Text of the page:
9. It's not Kool Aid, it's milk.  (They were surveyor marks!)

The fallacy of all these assertions is that none of them can make an immoral action into a moral one.  Two wrongs do not make a right.  Political speech that advocates violence is immoral, period.  That, at least, seems like a no brainer we should all be able to agree on.  Beyond this, where is the line between freedom of expression and advocacy of violence?   Well, here's a radical suggestion:  why not err on the side of caution? 


*Alternative pleading allows factually inconsistent claims to be asserted in the same pleadings, the classic example being "(1) I did not borrow the cooking pot.  (2) If I borrowed the cooking pot, I returned it.  (3) It's not your cooking pot." 

Women Negotiating Power

Wow, Ladies, this book has eight five star reviews.  I just ordered it.   

Friday, January 14, 2011

Nonviolent Revolution in Tunisia

is unfolding at this moment. 

tunisia revolution BBC photo

This image is on the web site  

Widespread demonstrations and unrest shut down government and forced the resignation of Tunisian President, the dictator Zine al-Abidine Ben Ali.  

Prime Minister Mohamed Ghannouchi will assume power as Ali boards a plane for Europe. 

This is the 21st Century version of “Second Amendment Remedies”

Another successful nonviolent revolution. 

Wednesday, January 12, 2011

Interdisciplinary Collaborative Divorce: Is It Right For Me?

You may have heard of a new way of doing divorce, called "interdisciplinary collaborative divorce". This article describes what collaborative divorce is, how it works, why it is better for most divorcing couples, and the few cases in which it is not appropriate.


Collaborative Divorce means divorce without adversarial litigation. This does not mean it is a divorce without argument and disagreement. You do not need to be wearing a halo to qualify. What you do need to do, ahead of time, is to agree not to go to court. That's right. You make a 100% commitment to stay at the bargaining table with your ex-spouse until everything is worked out.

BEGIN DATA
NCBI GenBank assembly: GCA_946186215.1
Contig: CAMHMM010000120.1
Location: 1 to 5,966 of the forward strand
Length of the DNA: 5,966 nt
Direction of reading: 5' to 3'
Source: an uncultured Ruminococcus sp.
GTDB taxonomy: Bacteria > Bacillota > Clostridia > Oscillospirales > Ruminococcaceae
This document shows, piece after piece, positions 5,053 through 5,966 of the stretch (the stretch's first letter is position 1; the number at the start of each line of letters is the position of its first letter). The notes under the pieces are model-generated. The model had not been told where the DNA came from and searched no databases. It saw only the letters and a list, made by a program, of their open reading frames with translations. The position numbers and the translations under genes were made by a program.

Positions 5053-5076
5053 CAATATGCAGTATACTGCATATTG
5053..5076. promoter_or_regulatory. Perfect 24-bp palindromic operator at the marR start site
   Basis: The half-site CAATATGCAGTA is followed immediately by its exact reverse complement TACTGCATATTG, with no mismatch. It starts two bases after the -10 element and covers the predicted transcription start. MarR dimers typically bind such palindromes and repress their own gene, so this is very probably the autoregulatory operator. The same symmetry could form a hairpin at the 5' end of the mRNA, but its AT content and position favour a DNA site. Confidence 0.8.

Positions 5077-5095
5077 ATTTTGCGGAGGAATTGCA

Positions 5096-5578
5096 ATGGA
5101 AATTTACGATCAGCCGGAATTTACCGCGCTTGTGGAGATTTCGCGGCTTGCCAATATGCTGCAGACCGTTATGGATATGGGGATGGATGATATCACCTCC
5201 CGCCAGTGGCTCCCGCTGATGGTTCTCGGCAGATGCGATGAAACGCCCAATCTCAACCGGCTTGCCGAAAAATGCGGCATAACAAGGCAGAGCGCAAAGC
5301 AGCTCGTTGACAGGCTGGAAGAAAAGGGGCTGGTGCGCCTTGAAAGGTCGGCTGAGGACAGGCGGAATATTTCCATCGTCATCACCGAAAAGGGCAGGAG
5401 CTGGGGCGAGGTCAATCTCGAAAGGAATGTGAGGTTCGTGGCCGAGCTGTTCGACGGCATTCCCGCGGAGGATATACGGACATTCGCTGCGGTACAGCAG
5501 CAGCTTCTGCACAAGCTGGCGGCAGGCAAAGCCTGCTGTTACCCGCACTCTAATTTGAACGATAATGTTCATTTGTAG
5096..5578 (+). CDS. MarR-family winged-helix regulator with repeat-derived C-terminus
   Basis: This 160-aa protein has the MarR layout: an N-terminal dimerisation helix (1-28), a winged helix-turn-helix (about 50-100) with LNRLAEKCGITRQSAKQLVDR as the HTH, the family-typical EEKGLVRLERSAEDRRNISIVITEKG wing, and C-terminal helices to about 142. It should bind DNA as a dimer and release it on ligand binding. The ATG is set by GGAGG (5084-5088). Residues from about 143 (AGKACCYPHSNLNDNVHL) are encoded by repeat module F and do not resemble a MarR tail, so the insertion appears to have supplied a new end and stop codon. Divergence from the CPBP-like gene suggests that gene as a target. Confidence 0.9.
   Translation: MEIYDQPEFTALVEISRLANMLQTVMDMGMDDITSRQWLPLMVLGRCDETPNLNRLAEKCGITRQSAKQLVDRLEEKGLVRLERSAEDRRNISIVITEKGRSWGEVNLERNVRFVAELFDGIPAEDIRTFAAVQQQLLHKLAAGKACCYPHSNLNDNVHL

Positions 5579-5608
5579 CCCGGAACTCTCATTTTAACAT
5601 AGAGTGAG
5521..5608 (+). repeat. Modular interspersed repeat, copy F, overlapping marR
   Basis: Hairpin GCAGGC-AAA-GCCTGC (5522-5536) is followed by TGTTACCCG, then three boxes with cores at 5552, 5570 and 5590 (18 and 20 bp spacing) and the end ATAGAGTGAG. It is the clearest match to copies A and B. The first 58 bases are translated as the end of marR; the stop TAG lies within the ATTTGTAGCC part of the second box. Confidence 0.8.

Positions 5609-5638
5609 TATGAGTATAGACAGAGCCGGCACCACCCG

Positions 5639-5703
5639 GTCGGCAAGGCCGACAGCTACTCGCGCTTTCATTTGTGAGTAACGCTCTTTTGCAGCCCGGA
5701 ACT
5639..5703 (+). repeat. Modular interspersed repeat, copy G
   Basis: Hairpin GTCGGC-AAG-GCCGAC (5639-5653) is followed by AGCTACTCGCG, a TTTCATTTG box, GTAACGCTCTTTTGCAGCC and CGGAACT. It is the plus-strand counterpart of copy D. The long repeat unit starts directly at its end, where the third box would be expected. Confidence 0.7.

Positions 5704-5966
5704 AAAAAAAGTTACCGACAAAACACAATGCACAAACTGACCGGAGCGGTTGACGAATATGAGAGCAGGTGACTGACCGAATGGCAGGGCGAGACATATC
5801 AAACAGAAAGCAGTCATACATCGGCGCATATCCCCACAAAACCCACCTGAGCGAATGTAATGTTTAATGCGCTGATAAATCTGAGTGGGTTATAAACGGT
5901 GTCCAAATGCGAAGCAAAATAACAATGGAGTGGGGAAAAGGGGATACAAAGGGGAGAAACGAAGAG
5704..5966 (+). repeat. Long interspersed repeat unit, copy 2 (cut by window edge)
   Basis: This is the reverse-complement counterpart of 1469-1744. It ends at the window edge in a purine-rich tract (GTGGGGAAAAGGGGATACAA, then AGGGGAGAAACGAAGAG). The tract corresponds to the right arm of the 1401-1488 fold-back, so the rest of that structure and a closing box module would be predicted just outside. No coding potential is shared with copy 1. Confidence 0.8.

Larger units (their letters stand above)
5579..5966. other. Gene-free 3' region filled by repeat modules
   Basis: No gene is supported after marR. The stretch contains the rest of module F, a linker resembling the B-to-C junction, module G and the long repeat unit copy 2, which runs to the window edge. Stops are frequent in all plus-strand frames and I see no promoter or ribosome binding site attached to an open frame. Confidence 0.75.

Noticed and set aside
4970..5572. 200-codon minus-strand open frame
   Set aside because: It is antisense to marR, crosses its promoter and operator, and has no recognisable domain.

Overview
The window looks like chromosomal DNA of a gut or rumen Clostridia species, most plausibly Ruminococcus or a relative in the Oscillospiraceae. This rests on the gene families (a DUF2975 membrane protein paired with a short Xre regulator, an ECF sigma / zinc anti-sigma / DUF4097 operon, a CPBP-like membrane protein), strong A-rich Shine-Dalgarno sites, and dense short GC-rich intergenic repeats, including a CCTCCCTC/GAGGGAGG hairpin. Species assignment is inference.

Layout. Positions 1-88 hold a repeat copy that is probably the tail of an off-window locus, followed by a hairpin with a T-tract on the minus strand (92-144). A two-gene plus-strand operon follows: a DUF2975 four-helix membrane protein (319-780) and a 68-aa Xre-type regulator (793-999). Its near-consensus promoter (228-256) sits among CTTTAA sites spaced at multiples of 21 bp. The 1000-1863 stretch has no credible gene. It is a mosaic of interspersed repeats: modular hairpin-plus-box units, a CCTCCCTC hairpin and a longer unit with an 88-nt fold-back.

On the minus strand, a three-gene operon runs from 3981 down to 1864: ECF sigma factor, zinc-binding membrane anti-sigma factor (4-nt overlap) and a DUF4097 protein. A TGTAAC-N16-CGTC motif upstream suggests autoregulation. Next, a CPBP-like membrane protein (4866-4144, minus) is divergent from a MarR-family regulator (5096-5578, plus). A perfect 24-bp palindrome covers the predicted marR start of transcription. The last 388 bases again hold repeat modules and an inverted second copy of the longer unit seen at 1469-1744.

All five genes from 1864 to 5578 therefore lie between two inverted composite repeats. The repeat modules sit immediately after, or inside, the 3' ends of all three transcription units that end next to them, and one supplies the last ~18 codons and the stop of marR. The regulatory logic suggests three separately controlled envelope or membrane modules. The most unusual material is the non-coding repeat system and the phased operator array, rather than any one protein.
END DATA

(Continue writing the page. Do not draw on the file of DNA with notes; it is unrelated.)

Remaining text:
How is this enforced? Through an agreement everyone signs ahead of time, stating that if either party goes to court, all professionals involved in the case will resign. This ensures that every professional in the case will be 100% devoted to helping you resolve your dispute without resort to litigation. No one will be bargaining with their fingers crossed behind their backs.

In a traditional divorce, the proceedings are viewed like a battle, with each party hiring a gladiator to go to war on their behalf. Collaborative Divorce is different. Neither party is seen as "evil" or as an "opponent" on a battlefield. The problem, rather, is to find ways to disentangle the couple's lives in ways that leave as little damage as possible and to enable them to continue to work together to parent (and grandparent) their children.